Canada Prepares to Regulate Podcasts

Canada is preparing to regulate podcasts, a move that is drawing criticism across the internet....
Canada Prepares to Regulate Podcasts
Written by Staff
  • Canada is preparing to regulate podcasts, a move that is drawing criticism across the internet.

    The Canadian Radio-television and Telecommunications Commission (CRTC) announced its plan to regulate podcasts in an effort “to modernize Canada’s broadcasting framework and ensure online streaming services make meaningful contributions to Canadian and Indigenous content.”

    The CRTC unveiled two new guidelines that will apply to the industry:

    First, the CRTC is setting out which online streaming services need to provide information about their activities in Canada. Online streaming services that operate in Canada, offer broadcasting content, and earn $10 million or more in annual revenues will need to complete a registration form by November 28, 2023. Registration collects basic information, is only required once and can be completed in just a few steps.

    Second, the CRTC is setting conditions for online streaming services to operate in Canada. These conditions take effect today and require certain online streaming services to provide the CRTC with information related to their content and subscribership. The decision also requires those services to make content available in a way that is not tied to a specific mobile or Internet service.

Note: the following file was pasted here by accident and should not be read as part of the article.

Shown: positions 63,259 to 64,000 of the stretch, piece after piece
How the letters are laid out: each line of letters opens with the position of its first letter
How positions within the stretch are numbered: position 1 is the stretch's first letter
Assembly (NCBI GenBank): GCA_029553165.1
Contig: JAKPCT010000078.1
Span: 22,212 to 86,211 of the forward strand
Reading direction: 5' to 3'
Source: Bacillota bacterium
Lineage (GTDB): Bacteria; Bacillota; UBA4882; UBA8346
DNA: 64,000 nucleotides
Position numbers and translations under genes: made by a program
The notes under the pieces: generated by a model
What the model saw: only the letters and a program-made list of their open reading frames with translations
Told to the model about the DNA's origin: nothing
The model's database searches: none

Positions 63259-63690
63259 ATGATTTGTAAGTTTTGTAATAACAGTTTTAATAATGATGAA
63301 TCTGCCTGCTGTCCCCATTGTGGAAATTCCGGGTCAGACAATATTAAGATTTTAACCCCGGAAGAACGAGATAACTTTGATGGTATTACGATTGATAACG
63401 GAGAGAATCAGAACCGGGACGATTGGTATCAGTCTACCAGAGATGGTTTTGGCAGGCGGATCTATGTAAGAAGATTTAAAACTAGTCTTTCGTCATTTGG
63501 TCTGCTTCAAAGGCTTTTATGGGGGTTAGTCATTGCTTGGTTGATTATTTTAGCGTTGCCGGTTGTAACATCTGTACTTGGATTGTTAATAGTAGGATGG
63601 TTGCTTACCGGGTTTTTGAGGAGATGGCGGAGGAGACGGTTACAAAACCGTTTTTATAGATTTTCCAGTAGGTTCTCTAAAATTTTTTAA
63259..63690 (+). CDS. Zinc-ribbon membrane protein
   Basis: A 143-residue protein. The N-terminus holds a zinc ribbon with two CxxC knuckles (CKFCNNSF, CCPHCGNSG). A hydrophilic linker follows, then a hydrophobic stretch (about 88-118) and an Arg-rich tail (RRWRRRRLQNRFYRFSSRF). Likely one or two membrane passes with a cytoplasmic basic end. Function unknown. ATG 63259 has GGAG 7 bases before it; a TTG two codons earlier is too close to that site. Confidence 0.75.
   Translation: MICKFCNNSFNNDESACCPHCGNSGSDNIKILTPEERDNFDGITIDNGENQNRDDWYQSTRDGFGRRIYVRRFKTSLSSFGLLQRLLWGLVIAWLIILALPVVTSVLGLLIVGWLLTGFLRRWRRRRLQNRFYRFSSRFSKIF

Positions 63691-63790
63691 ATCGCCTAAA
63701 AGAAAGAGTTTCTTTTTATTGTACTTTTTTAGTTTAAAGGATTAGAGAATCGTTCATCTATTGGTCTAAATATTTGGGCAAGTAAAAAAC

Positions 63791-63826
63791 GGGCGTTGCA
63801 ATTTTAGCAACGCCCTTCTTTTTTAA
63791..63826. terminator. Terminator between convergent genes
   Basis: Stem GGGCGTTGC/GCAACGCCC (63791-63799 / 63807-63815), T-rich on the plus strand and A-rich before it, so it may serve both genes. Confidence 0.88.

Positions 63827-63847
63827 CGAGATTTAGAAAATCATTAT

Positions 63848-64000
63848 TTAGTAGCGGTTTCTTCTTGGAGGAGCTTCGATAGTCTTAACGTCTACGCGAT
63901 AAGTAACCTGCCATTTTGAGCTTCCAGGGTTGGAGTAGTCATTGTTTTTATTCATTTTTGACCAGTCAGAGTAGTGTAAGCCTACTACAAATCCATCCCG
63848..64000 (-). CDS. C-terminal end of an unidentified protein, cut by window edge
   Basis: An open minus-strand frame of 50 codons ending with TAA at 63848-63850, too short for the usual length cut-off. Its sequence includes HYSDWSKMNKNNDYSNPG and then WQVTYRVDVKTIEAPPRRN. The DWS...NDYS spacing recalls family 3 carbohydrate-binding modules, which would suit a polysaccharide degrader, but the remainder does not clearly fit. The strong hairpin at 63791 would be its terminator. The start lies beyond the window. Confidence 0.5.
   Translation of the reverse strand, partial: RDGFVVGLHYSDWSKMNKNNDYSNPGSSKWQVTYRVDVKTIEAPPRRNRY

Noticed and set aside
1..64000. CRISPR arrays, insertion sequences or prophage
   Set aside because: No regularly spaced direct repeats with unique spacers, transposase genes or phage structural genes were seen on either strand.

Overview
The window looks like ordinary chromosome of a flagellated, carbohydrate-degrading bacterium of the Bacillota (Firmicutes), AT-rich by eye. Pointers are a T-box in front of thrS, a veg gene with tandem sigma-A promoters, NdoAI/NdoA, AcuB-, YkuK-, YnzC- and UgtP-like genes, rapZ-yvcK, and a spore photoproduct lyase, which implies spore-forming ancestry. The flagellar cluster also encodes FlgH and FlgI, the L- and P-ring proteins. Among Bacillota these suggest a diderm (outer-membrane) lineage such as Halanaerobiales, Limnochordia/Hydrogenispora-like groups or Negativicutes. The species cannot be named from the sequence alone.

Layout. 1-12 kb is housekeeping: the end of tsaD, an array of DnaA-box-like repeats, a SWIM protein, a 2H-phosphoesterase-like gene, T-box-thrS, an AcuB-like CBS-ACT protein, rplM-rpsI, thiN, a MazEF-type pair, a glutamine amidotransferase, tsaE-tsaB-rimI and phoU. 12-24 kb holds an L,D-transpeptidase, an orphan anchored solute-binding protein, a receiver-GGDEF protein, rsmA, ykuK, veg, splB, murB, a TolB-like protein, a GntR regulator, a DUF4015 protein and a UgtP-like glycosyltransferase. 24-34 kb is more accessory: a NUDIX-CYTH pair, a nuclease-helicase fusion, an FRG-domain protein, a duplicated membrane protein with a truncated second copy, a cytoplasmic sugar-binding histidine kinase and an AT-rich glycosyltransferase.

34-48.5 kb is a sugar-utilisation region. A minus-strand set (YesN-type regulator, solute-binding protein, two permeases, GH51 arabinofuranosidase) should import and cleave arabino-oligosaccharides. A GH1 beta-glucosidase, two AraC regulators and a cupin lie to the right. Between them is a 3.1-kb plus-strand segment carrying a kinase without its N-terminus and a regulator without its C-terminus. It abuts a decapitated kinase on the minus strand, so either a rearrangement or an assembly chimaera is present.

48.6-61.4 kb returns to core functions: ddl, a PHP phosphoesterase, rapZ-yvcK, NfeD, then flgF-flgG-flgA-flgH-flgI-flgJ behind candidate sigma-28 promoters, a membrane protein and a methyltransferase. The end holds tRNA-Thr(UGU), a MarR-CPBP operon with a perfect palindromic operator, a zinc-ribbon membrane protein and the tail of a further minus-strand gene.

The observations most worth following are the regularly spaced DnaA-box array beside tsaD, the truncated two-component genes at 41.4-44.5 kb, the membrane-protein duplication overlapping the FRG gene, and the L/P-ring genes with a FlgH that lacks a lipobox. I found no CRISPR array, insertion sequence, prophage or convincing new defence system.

The agency will hold a third consultation to discuss possible further regulation.

    “We are developing a modern broadcasting framework that can adapt to changing circumstances,” said Vicky Eatrides, Chairperson and Chief Executive Officer, CRTC. “To do that, we need broad engagement and robust public records. We appreciate the significant participation during this first phase and look forward to hearing a diversity of perspectives at our contributions proceeding in November.”

    It goes without saying that the CRTC’s regulation is already drawing widespread condemnation, with many saying the move is an attack on free speech.

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